A Center For Family Dentistry

Aftercare Instructions for Your Porcelain Veneers

September 15, 2014 — by Keith Kelley, DDS
Tags: Porcelain Veneers Cosmetic Dentistry

A woman with a white, beautiful smilePorcelain veneers are one of the most versatile and effective options for creating a brand new smile. Patients are able to mask most types of flaws beneath a thin layer of tooth-colored porcelain, improving the aesthetics of their teeth in the process. Like any restoration, though, proper care is needed to avoid future damage and decay.

If you have received veneers at our Troy office or elsewhere, take a moment to learn the various dangers that threaten the lifespan of your porcelain restorations. With a little forethought, you can ensure that your smile continues to look its best for many years to come.  

The Projected Lifespan of Porcelain Veneers

The lifespan of any dental restoration can only be roughly estimated based on the material used. For instance, composite resin is generally estimated to last about seven to 10 years, whereas porcelain and amalgam often last between 13 and 15 years. However, the actual duration is largely influenced by each patient’s lifestyle and dental habits. Patients who are careless with their teeth and health should not expect their restorations to last very long, whereas conscientious patients can easily see their porcelain veneers last a full 15 years or longer.   

Avoiding Replacement from Decay

Even though tooth decay cannot infect porcelain, decay is still a primary risk factor for the replacement of veneers. This is because underlying tooth tissue can still become infected through lack of hygiene or proper diet, resulting in the need for restorative dentistry. In order to perform such dentistry, any attached restorations such as veneers must be removed. Therefore, the best way to avoid premature replacement of veneers is to maintain positive dental hygiene habits.

Fortunately, veneers do not require any different brushing or flossing habits than normal teeth. The same hygienic rules apply, albeit with even more care and vigilance:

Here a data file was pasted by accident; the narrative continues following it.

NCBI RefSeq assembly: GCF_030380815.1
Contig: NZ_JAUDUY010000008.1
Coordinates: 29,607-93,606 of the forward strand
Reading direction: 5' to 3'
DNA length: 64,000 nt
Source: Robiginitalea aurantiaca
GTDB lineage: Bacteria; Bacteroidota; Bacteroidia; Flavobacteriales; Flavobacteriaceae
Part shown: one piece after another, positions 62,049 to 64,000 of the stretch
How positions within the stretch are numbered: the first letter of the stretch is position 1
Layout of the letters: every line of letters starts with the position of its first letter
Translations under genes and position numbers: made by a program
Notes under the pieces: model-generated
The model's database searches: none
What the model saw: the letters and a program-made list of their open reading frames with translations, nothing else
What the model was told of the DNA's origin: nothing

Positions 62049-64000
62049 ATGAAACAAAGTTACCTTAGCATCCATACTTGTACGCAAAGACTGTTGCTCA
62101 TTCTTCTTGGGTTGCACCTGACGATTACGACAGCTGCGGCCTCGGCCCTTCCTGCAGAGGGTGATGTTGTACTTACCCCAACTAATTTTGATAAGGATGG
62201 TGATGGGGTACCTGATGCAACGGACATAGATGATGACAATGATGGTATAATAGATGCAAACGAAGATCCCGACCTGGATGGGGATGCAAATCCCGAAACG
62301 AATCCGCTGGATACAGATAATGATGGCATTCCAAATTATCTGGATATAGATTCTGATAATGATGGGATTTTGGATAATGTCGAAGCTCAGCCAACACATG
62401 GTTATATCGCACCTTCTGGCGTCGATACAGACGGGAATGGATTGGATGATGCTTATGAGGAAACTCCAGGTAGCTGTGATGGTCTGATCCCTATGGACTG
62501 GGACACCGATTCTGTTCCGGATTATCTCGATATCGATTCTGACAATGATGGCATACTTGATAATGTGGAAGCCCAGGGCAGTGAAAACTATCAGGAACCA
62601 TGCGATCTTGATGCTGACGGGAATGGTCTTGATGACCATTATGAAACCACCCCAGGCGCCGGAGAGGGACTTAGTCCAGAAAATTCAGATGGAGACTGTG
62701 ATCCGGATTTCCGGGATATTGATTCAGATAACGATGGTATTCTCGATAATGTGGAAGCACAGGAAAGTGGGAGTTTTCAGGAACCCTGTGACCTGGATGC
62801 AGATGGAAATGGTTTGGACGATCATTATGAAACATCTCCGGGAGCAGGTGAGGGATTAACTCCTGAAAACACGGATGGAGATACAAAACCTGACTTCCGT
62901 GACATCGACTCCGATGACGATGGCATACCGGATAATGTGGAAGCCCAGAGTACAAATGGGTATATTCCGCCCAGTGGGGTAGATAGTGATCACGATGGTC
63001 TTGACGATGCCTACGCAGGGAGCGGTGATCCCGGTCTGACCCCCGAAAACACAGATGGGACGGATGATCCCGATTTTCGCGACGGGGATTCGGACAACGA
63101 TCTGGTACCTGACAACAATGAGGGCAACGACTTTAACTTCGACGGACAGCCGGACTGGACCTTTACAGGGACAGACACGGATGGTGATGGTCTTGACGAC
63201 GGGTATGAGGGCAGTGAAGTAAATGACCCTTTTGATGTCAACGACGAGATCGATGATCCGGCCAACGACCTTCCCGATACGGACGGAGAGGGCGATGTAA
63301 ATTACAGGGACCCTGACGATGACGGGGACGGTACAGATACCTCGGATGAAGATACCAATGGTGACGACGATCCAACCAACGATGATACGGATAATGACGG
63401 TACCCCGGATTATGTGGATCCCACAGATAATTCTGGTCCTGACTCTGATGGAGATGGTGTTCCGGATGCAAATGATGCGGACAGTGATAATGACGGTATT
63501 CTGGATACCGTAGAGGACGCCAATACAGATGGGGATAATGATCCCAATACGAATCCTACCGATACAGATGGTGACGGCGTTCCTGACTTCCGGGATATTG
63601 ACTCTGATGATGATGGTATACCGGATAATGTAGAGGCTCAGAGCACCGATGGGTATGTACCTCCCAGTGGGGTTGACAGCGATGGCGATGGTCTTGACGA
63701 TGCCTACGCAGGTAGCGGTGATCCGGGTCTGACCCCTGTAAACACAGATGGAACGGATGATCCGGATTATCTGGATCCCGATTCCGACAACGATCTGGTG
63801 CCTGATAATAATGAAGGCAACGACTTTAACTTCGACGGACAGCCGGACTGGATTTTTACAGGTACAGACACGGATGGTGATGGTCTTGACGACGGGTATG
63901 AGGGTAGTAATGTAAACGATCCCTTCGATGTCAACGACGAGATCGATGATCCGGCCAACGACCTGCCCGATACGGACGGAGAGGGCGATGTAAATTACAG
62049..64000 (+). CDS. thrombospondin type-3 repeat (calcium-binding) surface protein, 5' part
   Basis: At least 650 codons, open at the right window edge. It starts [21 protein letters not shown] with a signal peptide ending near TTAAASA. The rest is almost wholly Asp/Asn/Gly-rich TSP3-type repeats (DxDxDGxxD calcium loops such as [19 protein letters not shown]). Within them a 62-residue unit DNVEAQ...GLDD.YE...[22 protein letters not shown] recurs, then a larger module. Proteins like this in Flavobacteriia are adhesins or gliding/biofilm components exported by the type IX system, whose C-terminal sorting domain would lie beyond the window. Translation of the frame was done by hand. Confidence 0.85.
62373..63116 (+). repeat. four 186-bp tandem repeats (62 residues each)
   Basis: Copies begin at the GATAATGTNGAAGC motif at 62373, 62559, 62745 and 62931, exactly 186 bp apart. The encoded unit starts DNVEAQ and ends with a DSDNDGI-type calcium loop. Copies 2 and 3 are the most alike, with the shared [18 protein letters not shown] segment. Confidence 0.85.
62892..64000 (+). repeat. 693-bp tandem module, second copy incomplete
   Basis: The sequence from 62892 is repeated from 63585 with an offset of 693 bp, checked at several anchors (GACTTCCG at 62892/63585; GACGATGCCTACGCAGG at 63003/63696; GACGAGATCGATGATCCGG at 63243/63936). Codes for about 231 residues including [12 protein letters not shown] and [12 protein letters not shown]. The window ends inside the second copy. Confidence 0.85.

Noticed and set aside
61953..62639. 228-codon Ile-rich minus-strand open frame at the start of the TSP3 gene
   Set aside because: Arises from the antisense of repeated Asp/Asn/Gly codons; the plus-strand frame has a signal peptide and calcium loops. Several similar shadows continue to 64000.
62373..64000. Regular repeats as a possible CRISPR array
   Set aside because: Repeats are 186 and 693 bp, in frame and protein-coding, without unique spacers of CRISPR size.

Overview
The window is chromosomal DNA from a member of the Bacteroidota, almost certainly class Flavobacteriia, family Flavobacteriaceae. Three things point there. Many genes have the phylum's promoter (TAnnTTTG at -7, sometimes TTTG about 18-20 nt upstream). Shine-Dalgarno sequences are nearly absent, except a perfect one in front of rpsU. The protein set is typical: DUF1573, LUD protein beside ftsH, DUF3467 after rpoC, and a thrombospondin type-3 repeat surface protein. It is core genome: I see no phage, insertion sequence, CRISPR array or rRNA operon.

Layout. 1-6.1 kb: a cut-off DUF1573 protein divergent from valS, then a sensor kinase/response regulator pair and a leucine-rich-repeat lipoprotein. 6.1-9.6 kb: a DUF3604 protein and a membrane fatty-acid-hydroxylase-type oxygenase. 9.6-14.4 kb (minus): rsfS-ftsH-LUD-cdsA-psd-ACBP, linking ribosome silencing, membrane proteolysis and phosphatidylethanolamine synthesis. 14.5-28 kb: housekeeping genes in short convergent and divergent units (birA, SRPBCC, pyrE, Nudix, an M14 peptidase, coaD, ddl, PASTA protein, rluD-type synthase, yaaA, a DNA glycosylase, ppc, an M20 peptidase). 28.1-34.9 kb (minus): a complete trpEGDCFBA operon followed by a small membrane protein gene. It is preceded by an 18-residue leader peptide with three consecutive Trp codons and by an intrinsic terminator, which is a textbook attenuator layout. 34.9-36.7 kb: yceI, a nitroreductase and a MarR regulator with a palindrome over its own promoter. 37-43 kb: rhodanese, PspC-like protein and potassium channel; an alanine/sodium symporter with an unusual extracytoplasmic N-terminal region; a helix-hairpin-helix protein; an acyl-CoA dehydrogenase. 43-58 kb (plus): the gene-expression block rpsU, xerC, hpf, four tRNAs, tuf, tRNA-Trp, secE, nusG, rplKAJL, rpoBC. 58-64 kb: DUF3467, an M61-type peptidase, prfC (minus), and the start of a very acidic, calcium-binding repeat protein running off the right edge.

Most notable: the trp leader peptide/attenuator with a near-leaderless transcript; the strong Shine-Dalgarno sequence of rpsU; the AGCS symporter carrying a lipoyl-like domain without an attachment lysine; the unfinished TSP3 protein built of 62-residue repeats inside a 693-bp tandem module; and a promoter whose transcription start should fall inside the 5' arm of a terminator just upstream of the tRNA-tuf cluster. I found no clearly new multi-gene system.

• Brush two to three times daily with fluoridated toothpaste
  • Use a soft-bristled toothbrush to avoid abrasion
  • Replace the toothbrush every three to four months, or once the bristles begin to fray 
  • Floss once per day
  • Drink water with meals to wash away food particles
  • Avoid sugary drinks and snacks whenever possible

Avoiding Damage to Veneers

It is likely that, eventually, veneers will have to be replaced due to gradual wear and tear over the years. Still, avoiding immediately visible damage is a great way to prolong their full appearance and prevent early replacement. Refer to the below sources of damage and how they can best be prevented:

  • Injury and trauma: Sudden impact to the head or body can cause teeth to slam into each other, resulting in chips and cracks. This risk is particularly elevated for those involved with contact sports or similarly dangerous physical activity. The best way to keep your smile safe from injury is a mouthguard, and a professionally crafted mouthguard offers the best comfort and protection. Speak with your dentist about a customized mouthguard if you plan on pursuing any physical activities that pose an elevated risk of injury.
  • Bruxism: Patients who suffer from bruxism have a habit of clenching or grinding their teeth as they sleep. Milder cases may result in the gradual erosion of enamel and restorations, while more severe cases can cause larger, more immediately noticeable chips. If you have bruxism, consider the use of a special mouthguard (sometimes called a night guard) to wear while you sleep, especially if you also have porcelain veneers installed.   
  • Improper use: Remember that your teeth are strictly meant for eating. The use of teeth to grip, turn, or chew on inedible objects will increase the chance of them chipping. This is especially true of porcelain veneers, which can be brittle when bent or stressed in an unintended way. Avoid using your teeth as tools or to chew on hard objects, including habitual nail biting.

Learn More about Porcelain Veneers

Porcelain veneers can be a great investment for your smile, but only if you take the right steps to protect them. Contact our office if you have a question regarding your current veneers or if you’re interested in learning more about any of our cosmetic dentistry options. 

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